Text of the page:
This article originally appeared in the Sept. 2012 issue of INTERNET TELEPHONY
On June 14, 2012, President Obama signed an Executive Order..."to make broadband construction along Federal roadways and properties up to 90 percent cheaper and more efficient." President Obama's message to America, and the world, was "We can't wait."
This action begs the question, what are we waiting for?
Waiting implies that we do not have whatever it is. The fact that we are waiting also means that we need it, or else we wouldn't need to wait for it. Finally, the words can’t wait mean that there is a high level of urgency in obtaining whatever it is we are waiting for. This isn't some passive thing, or a nice-to-have. It is a must-have.
So, what is "it", and why must we have it?
As the President puts it, "Building a nationwide broadband network will strengthen our economy and put Americans back to work". What the President is saying is that the U.S. does not have a nationwide broadband network. This is a news flash for most, but a dirty little secret for the subscribers and operators of the slow networks in America.
Delving in to the semantics is a tricky business, and trying to understand the definition of words and terms is largely a tool used on the battlefield in lawyer-land. Manipulating definitions is clearly a tool turned weapon for most states, which have recast broadband to be defined as some very low, sub-megabit, speed at the behest of the incumbent telecom and cable operators that employ so many voters in the state. They do so as they wish to protect their home turf and ability to control the pace of change and their need to invest in proper infrastructure. This state- level manipulation is contrary to the economic health of the country and has now been publicly noticed by the President.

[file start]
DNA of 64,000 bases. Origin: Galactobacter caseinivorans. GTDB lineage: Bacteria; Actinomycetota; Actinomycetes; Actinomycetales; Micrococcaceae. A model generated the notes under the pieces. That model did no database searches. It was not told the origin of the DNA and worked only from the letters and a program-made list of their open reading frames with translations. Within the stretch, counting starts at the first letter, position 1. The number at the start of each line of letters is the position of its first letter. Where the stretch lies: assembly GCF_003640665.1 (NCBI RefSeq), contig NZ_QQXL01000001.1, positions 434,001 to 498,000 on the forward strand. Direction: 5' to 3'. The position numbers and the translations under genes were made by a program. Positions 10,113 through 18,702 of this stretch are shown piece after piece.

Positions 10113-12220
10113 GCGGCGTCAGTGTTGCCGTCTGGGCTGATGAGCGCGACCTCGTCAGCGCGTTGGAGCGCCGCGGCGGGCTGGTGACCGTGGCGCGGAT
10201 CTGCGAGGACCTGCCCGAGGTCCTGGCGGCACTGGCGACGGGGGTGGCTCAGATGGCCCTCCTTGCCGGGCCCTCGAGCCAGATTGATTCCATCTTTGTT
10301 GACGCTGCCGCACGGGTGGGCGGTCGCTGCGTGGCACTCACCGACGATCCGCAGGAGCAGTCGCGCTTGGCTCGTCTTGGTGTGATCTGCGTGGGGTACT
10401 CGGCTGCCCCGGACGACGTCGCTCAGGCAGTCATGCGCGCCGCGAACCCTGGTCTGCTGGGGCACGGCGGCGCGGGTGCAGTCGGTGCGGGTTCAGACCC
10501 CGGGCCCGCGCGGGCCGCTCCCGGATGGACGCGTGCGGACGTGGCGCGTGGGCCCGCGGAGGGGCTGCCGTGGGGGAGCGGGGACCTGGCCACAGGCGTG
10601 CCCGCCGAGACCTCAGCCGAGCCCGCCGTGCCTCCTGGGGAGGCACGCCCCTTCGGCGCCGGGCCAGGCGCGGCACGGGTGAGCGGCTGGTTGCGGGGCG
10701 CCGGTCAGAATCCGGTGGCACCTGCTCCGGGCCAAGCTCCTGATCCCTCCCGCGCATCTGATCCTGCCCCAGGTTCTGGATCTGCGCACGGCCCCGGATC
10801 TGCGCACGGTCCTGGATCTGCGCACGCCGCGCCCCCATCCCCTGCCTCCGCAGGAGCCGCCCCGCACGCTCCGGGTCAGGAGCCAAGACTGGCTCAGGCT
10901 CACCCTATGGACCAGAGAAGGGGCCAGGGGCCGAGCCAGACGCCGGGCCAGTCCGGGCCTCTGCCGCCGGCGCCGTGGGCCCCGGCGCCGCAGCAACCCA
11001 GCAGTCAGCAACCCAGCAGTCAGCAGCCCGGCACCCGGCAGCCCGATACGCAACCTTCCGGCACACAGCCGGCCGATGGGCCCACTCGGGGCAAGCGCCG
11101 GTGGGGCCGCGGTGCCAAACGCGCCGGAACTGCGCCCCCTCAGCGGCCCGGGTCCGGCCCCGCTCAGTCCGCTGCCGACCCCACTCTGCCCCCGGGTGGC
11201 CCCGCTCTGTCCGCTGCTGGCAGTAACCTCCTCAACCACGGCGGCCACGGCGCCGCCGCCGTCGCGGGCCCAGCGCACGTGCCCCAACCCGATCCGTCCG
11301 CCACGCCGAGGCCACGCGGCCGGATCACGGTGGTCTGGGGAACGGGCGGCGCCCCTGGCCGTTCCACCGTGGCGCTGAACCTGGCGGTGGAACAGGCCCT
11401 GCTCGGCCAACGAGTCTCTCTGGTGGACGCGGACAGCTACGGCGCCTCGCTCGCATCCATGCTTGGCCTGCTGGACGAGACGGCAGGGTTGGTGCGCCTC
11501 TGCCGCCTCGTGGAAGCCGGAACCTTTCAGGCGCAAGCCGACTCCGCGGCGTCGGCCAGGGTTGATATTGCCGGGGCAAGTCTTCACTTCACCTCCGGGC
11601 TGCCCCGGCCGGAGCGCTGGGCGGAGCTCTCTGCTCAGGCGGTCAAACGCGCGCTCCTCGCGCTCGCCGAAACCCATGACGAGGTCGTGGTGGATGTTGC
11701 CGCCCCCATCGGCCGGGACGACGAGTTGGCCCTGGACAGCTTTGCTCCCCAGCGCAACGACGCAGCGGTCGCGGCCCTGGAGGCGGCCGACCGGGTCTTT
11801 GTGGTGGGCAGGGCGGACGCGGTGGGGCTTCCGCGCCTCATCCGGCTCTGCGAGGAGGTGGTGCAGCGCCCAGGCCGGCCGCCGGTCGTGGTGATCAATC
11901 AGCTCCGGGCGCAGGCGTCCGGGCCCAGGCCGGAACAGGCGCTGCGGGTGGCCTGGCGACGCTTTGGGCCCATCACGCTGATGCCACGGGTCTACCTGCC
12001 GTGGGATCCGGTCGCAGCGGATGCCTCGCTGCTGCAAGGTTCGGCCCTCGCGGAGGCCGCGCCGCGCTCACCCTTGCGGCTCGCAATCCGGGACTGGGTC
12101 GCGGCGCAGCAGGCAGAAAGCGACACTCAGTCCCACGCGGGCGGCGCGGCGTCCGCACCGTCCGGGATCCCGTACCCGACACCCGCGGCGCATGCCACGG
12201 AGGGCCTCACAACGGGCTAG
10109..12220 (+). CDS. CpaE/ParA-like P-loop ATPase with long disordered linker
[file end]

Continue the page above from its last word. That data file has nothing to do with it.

Speed, as in kilobits and megabits per second, has historically been a metric for defining broadband, but allowing the definition to exist at this level has exposed broadband to the constant manipulation it lives under. The true measure isn't in the word broadband, but rather the word infrastructure. Infrastructure does not have a speed. The word conjures up images of buildings, steel, bricks and glass. Combining broadband and infrastructure brings to mind pieces of networking equipment and more importantly, how they are connected – fiber.
Looking more closely at the Executive Order President Obama has signed we can see that he has specifically called out the need for broadband infrastructure and his contribution to solving the issues of not having it and the urgency in getting it built is to make the federal application process for rights of way more efficient and cost effective. So, basically what the President of the United States of America is saying is that we need more fiber built everywhere in the country to create jobs, drive the economy and that rights of way (dirt, land – the foundation of infrastructure) are essential in getting that done.
President Obama, you are correct! For those of you who still believe there is a fiber glut in America, sorry. This is its epitaph. Hopefully it is safe to say that the fiber glut myth is dead, but if anyone continues to wish that all is well with dark fiber availability in the country, please check your mobile device at the door. You obviously are not using it, so you must not need it, and if you do not understand the relationship between fiber and wireless then you really are not qualified to have an opinion on the state of broadband infrastructure anyway. Now it is time to get on to facing reality, dealing with facts, making a plan and building the new America.
Edited by Stefania Viscusi